Shemakha monumentThe ancient town of Shemakha is located at the foothills of the Big Caucasus Mountains Chain. The general elevation of Shemakha is 800 meters over the sea level.
One of the most ancient oriental trading cities, it claims to be the city of Kmakhia mentioned by the ancient Greek geographer Ptolomy in his book 'Geography'.
For a long period Shemakha knew a very active commercial life, being one of the basic points in the region the Silk Route was going through.
Once the capital of Shirvan, Shemakha attracted not only invaders that plundered it but was nearly destroyed over the centuries by repeated earthquakes (1902, 1872, 1859, 1828,1669 and 1667), the most recent shook Shemakha on November 25th, 2000 causing some material damage and a handfull of injured people.
In spite of all the seismic activity, some ancient buildings have survived, and are worth seeing. The Djuma Mosque, has been rebuilt several times, but it dates back to the 10th century, making it one of the oldest buildings still standing in the town and the oldest mosque in the Caucasus, occupying the site of an ancient sun worshipers temple.
The Seven Cupolas (Eddi Gyumbez) Mausoleum is the burial place for members of the royal families of the Shirvan shahs, for
whom Shemakha was the capital for several centuries. The half-ruined cupolas are located across the valley from Shemakha and bear witness to the formidable earthquakes they had to withstand. For further historical details try the History Museum and the Sabir Museum.
On the hills just outside Shemakha you can visit the derelict 11-th century Gulistan fortress (near Xinishli village). High in the Pirgulu mountains, 13 km from Shemakha, 1.400m above seal level, is located the Tusi astronomic observatory, built in the 1960s named after the 13-th century Azeri astronomer, it has the biggest mirror telescope in the CIS.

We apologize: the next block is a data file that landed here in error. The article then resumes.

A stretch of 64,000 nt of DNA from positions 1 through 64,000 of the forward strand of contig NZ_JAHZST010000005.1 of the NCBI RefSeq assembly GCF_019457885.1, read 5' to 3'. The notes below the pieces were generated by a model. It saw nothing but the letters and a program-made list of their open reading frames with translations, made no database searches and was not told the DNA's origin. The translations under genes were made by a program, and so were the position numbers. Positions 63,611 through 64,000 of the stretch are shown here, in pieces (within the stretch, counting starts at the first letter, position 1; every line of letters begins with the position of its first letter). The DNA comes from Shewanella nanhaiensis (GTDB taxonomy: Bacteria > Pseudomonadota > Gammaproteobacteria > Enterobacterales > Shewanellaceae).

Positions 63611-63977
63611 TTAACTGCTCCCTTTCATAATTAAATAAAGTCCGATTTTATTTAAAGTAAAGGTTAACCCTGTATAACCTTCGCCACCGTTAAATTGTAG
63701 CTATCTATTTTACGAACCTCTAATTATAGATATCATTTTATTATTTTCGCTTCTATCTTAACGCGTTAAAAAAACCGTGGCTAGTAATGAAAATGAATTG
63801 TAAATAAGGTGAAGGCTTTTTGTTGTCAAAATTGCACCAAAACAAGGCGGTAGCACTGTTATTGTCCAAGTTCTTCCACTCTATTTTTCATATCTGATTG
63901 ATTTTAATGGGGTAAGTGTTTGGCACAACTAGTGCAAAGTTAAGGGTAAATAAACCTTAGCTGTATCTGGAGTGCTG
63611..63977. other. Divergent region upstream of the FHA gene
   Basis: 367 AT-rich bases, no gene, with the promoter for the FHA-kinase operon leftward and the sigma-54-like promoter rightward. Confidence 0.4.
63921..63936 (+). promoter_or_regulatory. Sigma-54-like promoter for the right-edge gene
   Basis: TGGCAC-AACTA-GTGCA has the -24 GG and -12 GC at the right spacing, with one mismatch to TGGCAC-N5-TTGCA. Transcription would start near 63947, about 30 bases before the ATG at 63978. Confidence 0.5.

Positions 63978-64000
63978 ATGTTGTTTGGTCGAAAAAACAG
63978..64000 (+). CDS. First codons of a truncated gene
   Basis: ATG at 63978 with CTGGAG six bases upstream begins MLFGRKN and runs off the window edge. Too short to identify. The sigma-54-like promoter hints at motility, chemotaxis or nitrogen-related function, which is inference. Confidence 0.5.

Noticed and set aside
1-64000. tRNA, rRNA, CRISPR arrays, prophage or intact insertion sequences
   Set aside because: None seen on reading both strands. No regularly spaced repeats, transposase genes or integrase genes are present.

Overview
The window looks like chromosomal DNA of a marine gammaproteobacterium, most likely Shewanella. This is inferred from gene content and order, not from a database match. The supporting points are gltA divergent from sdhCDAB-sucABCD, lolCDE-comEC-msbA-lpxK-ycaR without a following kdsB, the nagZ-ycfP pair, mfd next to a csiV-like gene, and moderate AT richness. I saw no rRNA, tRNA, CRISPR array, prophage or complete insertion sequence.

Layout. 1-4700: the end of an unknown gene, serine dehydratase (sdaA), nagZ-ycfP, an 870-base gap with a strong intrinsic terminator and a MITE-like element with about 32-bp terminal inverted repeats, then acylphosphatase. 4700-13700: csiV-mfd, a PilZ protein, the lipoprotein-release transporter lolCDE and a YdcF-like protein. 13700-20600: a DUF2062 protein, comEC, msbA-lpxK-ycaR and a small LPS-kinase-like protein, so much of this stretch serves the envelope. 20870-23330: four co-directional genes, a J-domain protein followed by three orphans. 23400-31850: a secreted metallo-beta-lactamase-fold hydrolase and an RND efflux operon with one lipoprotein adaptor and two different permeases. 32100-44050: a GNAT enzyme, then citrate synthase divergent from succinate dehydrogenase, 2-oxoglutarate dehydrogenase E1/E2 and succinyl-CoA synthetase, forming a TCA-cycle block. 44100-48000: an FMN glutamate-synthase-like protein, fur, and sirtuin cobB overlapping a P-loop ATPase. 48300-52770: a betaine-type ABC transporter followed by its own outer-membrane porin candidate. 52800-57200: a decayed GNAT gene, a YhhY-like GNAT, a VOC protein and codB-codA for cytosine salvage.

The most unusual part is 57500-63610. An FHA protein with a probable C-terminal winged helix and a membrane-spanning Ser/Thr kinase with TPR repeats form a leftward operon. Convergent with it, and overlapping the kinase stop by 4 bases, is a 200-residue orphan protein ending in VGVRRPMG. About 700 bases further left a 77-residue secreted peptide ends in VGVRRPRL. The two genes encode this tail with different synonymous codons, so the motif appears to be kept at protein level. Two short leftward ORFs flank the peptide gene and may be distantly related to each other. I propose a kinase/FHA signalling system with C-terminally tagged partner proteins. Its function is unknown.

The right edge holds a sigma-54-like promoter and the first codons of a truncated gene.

The locals will recommend Pirgulu mountains as a good skiing spot, and the topography is on their side, but there are no lifts, so all you can do is cross-country skiing - scandinavian style!
The silk route is long gone, but if you enjoy an exotic touch the Pirgulu area won't disappoint you: some of the last camels left in Azerbaijan can be found there.
Mild climate of this temperate zone, rich soil, abundant forests, alpine meadows are distinctive features of this part of Azerbaijan. The population of this district works mostly in viticulture, vine growing and wine making (Shemakha is famous for excellent wines produced both in wineries and privately at homes), cultivation of fruit and vegetables, cattle-breeding and carpet weaving. Visitors can tour carpet factories and local vineyards (which produce sweet fortified wines).
The wine tradition is quite old and the area even has its own pink grape variety, Madrasa / Matrassa, indigenous to Madrasa, a village in Shamakha rayon. These grapes are used for excellent dry red wines, such as "Giz Galasi", "Yeddi Gozal", "Naznazi" and "Gara Gila". Local legend claims that the first french vines came from Shemakha! In fact the wine produced along the western Caucasus came a long way. As early as the late 15th century wines from this area were bought by some of the more demanding wine connoisseurs in western Europe: the Portuguese. Scores of traders, soldiers, priests and adventurers followed Portuguese expansion in Asia, creating a local market for the caucasian wines.
If you want to stay in Shemakha, the hotel is the tallest building in town, with 10 floors. Very likely the quality of the accommodation will make you try to enjoy the scenic qualities of the view instead of the room itself. If you don't mind staying outside town try the cabins at Fortuna resort, in the Pirgulu settlement is situated above Shemakhah, a mere 100m from the Tusi astronomic observatory. The road from Shamakhi to Pirgulu is asphalted and is open most of the year.
(130 km west of Baku)